Energy harvesting for wireless sensor networks
Without wires, wireless sensor networks directly don’t receive power for operation; so researchers are investigating energy harvesting methods. Here’s a look at this latest method for powering these networks.
The most important feature of wireless sensor networks (WSNs) is the elimination of wires – communication and power. Without wiring requirements, they can be deployed in a range of remote monitoring applications where running wires is prohibitive or impossible. The removal of wires also reduces the cost per measurement point required for monitoring existing systems.
WSN systems have been varying power needs from a few microwatts of power in sleep mode to 100 milliwatts in transmit mode. Thus these systems require a means to store energy. Wireless protocols and several energy-storage technologies are proven and available from multiple vendors, although as with all technology, expect and plan for evolution and change. The scale of technology maturation is broad.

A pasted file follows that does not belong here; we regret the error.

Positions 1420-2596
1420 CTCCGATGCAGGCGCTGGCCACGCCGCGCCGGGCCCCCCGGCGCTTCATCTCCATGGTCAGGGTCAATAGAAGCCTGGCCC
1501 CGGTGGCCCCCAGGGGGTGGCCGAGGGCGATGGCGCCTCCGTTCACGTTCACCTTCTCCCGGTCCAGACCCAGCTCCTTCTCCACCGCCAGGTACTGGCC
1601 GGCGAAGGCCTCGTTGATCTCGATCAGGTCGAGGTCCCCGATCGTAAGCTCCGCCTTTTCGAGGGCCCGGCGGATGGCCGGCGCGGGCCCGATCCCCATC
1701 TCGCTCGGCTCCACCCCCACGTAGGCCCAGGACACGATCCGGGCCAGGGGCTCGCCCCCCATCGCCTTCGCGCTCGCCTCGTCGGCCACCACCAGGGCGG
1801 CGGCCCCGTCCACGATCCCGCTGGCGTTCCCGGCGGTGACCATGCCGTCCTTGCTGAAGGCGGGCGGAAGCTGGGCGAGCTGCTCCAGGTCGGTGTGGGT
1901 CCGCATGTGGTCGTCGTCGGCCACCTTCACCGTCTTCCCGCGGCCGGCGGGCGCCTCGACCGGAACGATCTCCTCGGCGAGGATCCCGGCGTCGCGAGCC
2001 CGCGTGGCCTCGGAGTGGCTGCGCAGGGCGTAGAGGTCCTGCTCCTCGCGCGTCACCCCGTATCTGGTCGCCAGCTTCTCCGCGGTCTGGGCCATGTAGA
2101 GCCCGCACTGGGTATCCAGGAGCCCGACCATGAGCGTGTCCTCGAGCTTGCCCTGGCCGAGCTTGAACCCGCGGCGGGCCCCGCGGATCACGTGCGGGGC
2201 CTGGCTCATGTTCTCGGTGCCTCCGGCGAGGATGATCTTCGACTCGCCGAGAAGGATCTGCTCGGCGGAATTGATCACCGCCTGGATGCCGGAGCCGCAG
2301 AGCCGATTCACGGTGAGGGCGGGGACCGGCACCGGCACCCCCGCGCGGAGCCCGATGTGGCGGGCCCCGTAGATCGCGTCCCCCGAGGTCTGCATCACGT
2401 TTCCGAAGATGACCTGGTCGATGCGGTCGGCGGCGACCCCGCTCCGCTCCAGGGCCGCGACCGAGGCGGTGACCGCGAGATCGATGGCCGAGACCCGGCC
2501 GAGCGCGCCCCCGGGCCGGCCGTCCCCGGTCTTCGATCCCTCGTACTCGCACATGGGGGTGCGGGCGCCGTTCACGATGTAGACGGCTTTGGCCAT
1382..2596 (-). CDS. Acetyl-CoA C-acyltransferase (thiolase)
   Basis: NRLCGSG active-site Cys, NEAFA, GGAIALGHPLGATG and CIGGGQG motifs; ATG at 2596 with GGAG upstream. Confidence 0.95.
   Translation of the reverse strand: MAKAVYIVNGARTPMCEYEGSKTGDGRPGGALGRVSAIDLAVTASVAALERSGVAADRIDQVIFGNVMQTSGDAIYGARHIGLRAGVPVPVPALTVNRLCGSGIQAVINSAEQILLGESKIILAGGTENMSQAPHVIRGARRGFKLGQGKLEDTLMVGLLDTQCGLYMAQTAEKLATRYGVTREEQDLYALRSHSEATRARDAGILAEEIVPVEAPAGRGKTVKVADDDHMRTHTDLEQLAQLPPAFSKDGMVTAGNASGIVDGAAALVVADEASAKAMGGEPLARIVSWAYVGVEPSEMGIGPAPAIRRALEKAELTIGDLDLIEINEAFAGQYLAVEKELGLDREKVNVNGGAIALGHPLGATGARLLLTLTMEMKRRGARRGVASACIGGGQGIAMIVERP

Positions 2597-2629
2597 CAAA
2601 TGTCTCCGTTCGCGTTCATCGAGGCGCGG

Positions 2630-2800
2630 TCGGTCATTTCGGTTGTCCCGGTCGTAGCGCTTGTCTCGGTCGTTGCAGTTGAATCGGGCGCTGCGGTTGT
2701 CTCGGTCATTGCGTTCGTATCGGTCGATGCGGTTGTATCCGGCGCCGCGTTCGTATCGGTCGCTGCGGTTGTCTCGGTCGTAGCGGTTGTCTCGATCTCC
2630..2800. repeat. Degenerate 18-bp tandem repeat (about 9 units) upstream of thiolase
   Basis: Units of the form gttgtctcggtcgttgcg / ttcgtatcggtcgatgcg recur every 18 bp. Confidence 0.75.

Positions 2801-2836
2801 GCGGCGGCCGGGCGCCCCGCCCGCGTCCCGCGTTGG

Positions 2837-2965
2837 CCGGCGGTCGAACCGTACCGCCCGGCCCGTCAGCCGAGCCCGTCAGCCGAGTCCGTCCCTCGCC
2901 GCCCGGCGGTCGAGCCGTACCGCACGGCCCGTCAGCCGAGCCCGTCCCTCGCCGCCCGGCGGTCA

Advantages and disadvantages of batteriesBatteries are the most commonly used energy-storage medium for WSNs. They are mature technology with an easily accessible distribution channel. Power and voltage availability are well defined, and the ranges of operating temperature are clear. The two prominent, available battery technologies are the traditional alkaline battery and in recent years, the lithium iron disulfide (Li/FeS2) batteries with extended operating temperatures, capacities and shelf lives.With new low-power WSN systems, nodes can operate for up to 3 years at a 1-minute sample interval on four AA batteries. For certain applications, such as machine condition or structural health monitoring, the goal of continuous power for the operating life of the system has generated significant interest and investment in energy harvesting research.